Good Morning
Good Morning

'Outside Mullingar' review: Debra Messing, Bryan F. O'Byrne transcend

Brian F. O'Byrne and Debra Messing star in

Brian F. O'Byrne and Debra Messing star in John Patrick Shanley's new play, "Outside Mullingar," starting previews Jan. 3, 2014 at the Samuel J. Friedman Theatre in Manhattan. Credit: Andrew Eccles

Debra Messing and Brian F. O'Byrne are so, what's a more grown-up word for adorable? -- charming? irresistible? combustible? -- together that we wish this romantic comedy would go on for hours.

The problem is that "Outside Mullingar" is only a romantic comedy for the last altogether enchanting scene. For the rest of John Patrick Shanley's 95-minute oddity, we are thrust into some cartoon universe, where rural Irish folk speak wisdom in kooky locutions, fester on peculiar grudges and debate whether shy, middle-aged, hardworking Anthony Reilly (O'Byrne) loves the farm enough to inherit it from his cranky old dad.

Since this world premiere is by Shanley, of course, there are bursts of unpredictable, luscious writing and twists of humane individuality. And if the prolific playwright had written nothing but the Pulitzer Prize-winning "Doubt" -- and he has written much, much more -- that one stunning achievement would have earned him bushels of tolerance for creative meanderings.

But "Outside Mullingar" feels like a throwback to Shanley's early days of moonstruck Italian-American eccentrics, works that, despite their popularity, had the bogus feel of a tourist getting a crush on a foreign culture and shopping for novelties in a second language. Now the Bronx-born Irish-American has gone to the land -- the actual farm -- of his late father. Instead of finding his own voice in those roots, he creates dark, off-center country characters who force unfortunate comparisons with many by today's celebrated Irish playwrights.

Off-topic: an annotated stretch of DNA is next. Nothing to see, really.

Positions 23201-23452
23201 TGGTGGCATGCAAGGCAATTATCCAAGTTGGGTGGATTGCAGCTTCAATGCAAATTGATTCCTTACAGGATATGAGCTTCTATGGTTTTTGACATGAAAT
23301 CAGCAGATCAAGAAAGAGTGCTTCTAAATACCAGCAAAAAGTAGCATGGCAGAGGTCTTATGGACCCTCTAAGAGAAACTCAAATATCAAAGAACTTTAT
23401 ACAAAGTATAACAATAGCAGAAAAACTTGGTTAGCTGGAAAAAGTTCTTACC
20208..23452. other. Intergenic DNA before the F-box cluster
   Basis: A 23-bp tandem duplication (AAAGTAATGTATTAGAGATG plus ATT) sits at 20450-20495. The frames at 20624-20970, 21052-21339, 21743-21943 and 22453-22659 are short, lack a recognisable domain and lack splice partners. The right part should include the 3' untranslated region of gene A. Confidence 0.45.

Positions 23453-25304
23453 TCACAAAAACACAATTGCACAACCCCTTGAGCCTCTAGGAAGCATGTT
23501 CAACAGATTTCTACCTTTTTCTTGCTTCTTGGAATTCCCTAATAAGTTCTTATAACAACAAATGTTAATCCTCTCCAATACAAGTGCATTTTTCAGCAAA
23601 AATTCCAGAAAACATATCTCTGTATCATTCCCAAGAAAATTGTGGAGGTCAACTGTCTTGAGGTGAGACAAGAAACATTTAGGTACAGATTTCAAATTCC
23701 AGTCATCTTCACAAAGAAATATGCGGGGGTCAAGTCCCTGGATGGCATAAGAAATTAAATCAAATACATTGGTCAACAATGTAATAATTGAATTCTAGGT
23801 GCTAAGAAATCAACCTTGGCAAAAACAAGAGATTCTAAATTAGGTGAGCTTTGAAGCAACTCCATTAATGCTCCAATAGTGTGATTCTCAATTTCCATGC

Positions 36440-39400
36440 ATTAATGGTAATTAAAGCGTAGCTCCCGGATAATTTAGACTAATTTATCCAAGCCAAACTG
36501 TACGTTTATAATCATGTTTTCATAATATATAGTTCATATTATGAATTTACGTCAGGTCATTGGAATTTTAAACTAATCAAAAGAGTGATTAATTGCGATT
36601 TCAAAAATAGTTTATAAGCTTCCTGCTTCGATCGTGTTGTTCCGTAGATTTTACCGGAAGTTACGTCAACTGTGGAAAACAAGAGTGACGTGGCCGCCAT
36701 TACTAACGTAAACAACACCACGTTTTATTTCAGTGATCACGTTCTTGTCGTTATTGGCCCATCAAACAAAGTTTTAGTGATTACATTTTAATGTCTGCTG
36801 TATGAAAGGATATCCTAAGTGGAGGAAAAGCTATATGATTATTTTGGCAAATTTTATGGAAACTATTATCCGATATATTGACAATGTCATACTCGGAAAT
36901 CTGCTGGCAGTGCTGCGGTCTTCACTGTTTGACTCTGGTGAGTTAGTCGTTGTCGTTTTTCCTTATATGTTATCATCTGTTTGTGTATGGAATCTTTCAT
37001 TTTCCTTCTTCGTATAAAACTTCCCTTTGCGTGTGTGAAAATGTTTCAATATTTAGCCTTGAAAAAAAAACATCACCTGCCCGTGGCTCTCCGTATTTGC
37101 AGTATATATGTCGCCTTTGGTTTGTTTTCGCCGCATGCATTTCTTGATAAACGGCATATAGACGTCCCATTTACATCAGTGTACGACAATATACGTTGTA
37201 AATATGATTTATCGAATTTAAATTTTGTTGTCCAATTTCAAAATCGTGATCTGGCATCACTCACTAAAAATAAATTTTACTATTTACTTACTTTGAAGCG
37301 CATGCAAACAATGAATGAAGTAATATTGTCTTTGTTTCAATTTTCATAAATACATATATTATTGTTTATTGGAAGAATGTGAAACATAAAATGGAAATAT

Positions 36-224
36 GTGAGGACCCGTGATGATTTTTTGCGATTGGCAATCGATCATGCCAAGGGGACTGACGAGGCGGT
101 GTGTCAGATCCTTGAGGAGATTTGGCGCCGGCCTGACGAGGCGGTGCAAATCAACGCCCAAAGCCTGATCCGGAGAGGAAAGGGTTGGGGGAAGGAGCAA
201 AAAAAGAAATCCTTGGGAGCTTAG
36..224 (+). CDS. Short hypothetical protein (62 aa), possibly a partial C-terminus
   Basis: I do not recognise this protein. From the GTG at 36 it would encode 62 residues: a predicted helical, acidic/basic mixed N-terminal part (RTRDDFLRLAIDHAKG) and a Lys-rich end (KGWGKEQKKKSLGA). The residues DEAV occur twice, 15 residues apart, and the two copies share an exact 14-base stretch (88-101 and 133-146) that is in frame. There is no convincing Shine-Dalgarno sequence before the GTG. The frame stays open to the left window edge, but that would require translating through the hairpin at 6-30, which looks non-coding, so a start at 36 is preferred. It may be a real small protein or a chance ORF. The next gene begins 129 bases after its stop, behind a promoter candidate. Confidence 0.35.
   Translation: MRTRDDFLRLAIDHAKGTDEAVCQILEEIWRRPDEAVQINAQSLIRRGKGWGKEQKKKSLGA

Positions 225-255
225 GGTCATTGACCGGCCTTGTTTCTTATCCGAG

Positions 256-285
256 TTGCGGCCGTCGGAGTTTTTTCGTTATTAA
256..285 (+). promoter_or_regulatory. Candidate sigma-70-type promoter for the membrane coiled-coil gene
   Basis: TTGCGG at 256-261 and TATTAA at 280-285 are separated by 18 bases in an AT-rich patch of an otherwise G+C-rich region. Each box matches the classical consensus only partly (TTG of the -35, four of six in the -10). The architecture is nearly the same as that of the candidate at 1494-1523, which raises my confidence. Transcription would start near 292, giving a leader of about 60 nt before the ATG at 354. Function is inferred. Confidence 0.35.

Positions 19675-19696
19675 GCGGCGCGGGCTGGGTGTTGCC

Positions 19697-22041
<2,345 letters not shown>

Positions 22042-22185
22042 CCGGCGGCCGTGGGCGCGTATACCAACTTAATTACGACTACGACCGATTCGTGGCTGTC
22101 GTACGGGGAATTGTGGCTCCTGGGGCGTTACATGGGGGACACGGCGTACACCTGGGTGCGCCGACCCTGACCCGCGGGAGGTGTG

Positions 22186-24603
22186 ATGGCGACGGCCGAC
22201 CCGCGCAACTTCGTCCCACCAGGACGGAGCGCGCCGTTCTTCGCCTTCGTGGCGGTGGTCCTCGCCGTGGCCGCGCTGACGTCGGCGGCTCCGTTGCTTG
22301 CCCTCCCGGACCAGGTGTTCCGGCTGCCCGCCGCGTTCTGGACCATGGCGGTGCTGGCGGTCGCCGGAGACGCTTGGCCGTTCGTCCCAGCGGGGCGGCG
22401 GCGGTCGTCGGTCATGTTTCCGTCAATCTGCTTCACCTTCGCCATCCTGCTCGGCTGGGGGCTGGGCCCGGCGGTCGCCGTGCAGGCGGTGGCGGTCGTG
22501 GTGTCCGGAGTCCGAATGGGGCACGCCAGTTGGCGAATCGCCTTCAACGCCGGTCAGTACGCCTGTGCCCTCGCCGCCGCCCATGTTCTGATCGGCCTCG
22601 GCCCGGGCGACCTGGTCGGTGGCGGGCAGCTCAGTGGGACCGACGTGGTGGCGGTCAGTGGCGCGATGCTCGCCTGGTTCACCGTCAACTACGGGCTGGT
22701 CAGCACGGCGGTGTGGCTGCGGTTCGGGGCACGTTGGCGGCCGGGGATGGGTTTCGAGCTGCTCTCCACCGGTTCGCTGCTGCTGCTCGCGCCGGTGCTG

Messing, in a long red braid and conscientious Irish accent, is delightful as Rosemary, the simultaneously hard and needy aging neighbor from the adjoining farm. The actress, a New York University theater graduate before TV stole her, has a kind of feisty Annie Oakley facade and an unusually blunt honesty. O'Byrne, the original priest in "Doubt," makes us care deeply for this increasingly strange, touching, crushing man, who squeezes out lyrical sentences with the agony of someone trying to bolt or fly away.

Rosemary's mother and his father (the excellent Dearbhla Molloy and Peter Maloney, respectively) are assigned more familiar Irish caricatures, storytellers who ramble about death and betrayal with a comic lilt. The premiere, Manhattan Theatre Club's 10th Shanley production, has been lovingly conceived by director Doug Hughes and the rest of the creative team of "Doubt." Too bad they all can't start from that wondrous last scene and go from there.

WHAT "Outside Mullingar"

WHERE Samuel J. Friedman Theatre, 261 W. 47th St.

INFO $67-$125; 212-239-6200,

BOTTOM LINE Debra Messing and Bryan F. O'Byrne transcend a cartoon-Irish John Patrick Shanley play.

More Entertainment